According to Dr Holly Kramer, because of a CKD patient’s unique individual needs, kidney patients should see a dietitian in addition to a doctor or a nurse. This would include before dialysis, during dialysis and after transplant.

Current Legislation Supported by the National Kidney Foundation and the Academy of Nutrition and Dietetics

There is current legislation that was first introduced to Congress in 2020, The Medical Nutrition Therapy Act (H.R. 6971/S. 4504).

What does the Bill Do?

The bill amends the Social Security Act to:
• Provide Medicare Part B coverage of outpatient MNT for prediabetes, obesity, high blood pressure, high cholesterol, malnutrition, eating disorders, cancer, celiac disease, HIV/AIDS and any other disease or condition causing unintentional weight loss;

• Authorize the Secretary of Health to include other diseases based on medical necessity; and

• Allow nurse practitioners, physician’s assistants, clinical nurse specialists and psychologists to refer their patients for MNT.

So the Bill does two things:

1. It increases the types of professionals who can make referrals to a RDNs under Medicare Part B, currently only physicians can make such a referral;

2. The current law only covers MNT for CKD and Diabetes. The proposed changes expand the Chronic Diseases covered beyond those two.

Key Points for Legislators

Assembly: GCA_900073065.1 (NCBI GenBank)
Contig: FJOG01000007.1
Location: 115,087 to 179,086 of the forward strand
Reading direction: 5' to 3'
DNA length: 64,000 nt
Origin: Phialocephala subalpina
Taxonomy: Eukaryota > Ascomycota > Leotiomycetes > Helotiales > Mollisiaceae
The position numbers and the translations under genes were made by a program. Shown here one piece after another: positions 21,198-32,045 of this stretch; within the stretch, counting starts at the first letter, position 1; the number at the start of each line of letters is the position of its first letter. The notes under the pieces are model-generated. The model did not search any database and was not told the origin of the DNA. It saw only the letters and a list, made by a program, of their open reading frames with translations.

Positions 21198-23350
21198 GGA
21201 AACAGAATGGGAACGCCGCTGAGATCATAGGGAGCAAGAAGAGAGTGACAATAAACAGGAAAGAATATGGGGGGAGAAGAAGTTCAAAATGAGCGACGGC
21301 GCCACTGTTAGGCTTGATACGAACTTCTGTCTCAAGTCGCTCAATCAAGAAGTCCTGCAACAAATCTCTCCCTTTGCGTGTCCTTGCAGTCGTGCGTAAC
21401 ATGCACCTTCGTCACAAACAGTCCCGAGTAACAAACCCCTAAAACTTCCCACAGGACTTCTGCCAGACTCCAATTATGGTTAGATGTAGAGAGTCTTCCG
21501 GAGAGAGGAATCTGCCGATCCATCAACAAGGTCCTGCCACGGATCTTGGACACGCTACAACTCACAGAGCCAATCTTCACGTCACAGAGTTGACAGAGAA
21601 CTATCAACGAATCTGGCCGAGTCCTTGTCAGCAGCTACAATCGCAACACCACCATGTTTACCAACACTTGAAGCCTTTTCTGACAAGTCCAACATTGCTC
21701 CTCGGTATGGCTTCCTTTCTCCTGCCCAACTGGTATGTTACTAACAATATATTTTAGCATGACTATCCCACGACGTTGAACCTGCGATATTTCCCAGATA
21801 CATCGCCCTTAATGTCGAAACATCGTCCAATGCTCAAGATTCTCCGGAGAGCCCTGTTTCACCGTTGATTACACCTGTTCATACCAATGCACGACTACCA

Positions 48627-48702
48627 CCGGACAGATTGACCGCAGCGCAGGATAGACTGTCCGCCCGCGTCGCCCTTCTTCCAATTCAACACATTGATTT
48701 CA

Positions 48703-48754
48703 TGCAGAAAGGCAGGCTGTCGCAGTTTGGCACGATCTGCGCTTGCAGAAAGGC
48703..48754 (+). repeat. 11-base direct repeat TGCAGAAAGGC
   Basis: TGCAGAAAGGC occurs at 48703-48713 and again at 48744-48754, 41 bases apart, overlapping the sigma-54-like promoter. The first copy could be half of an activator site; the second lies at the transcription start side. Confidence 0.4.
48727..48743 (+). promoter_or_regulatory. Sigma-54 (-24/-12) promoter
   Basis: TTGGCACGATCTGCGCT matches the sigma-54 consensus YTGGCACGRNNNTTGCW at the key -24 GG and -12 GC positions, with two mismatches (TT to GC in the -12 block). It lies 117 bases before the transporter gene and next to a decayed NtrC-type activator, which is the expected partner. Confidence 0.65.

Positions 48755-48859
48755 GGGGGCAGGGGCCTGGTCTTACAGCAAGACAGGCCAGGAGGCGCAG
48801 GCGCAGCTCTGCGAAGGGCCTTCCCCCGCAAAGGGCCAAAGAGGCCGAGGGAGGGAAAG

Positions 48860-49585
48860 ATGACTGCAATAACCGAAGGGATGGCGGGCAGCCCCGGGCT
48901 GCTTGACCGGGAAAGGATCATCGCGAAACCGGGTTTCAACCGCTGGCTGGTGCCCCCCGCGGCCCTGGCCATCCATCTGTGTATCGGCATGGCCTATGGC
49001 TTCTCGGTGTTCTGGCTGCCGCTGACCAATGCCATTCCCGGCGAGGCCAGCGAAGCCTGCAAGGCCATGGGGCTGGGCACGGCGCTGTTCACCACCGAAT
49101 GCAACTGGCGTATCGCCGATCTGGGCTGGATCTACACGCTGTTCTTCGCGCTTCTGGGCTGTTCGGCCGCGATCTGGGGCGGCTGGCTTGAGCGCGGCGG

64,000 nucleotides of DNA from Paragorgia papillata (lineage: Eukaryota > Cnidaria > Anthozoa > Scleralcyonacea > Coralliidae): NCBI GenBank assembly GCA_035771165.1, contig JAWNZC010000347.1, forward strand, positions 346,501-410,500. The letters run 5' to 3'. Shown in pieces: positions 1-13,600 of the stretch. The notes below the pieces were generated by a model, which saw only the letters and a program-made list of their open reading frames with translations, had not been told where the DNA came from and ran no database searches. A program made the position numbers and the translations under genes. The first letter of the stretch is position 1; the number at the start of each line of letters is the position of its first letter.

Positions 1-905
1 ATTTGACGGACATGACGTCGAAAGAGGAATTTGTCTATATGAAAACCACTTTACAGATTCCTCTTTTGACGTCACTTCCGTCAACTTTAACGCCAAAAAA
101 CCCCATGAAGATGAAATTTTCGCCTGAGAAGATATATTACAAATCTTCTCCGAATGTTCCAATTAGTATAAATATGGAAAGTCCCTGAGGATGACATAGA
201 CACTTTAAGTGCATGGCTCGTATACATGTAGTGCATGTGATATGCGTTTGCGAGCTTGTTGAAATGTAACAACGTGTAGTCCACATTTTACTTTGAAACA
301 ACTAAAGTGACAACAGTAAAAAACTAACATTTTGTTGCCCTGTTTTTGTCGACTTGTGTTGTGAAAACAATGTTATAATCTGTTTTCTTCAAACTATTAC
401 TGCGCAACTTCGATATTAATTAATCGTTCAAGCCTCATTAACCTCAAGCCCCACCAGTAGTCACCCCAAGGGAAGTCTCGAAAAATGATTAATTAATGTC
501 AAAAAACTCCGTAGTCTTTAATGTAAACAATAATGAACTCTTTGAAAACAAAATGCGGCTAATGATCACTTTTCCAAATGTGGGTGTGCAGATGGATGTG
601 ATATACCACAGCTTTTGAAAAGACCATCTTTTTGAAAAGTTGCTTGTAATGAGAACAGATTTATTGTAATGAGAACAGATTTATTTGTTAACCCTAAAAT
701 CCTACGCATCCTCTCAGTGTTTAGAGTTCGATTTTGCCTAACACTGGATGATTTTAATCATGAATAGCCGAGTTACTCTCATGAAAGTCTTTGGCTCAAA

• Medical nutrition therapy is nutritional diagnostic, therapy, and counseling services furnished by a registered dietitian for the purpose of disease prevention, management, or treatment;

• MNT is an evidence-based, cost-effective component of treatment that can help combat many of the nation’s most prevalent and costly chronic conditions, including conditions that are contributing to poor COVID-19 outcomes;

• Access to MNT is especially critical for communities of color that suffer from chronic disease health disparities driven by reduced access to care, healthy foods and safe places to be active; and

• CMS does not have the authority to expand MNT in Medicare; passage of the MNT Act is a necessary step to providing adequate care to seniors.


Medical Nutrition Therapy goes above and beyond normal diet planning for Kidney Patients. Registered Dietitians are highly educated and trained in the field, making them uniquely qualified to advise Kidney Patients on issues of diet, shopping lable reading and replacement foods for better kidney health. They do more than your doctor or nurse by giving you a Kidney Diet Plan that is unique to your individualized needs. You can consult with a RDN under Medicare within certain limits for free, without any co-pay or deductible. There is legislation that you can support in Congress that will increase who can make referrals to a Registered Dietitian Nutritionist and the types of conditions that will be covered beyond CKD & Diabetes. You should give very serious consideration to consulting a Registered Dietitian Nutritionist!

From The Author James Myers

To learn more about James follow this link

My name is James Myers. I live in Hammond, Indiana. I graduated from Valparaiso University Law School and I have 2 MBA’s in Business and Healthcare Administration. Polycystic Kidney Disease runs in my family. I’ve lost 5 members of my family to PKD, including my Father. I have PKD. I was fortunate. Because of my family’s history, I was diagnosed at the age of 25, and was able to put off dialysis until the age of 58. I was on dialysis for 4 years and was transplanted on April 27th, 2016. I named my new kidney Woody. Woodrow is a family name, so I did this to honor my father and my grandfather.

My advocate nickname is Uncle Jim. If you have a kidney question or issue you need help with, please do not hesitate to contact me at I thank the NKF for all the opportunities they have given to me.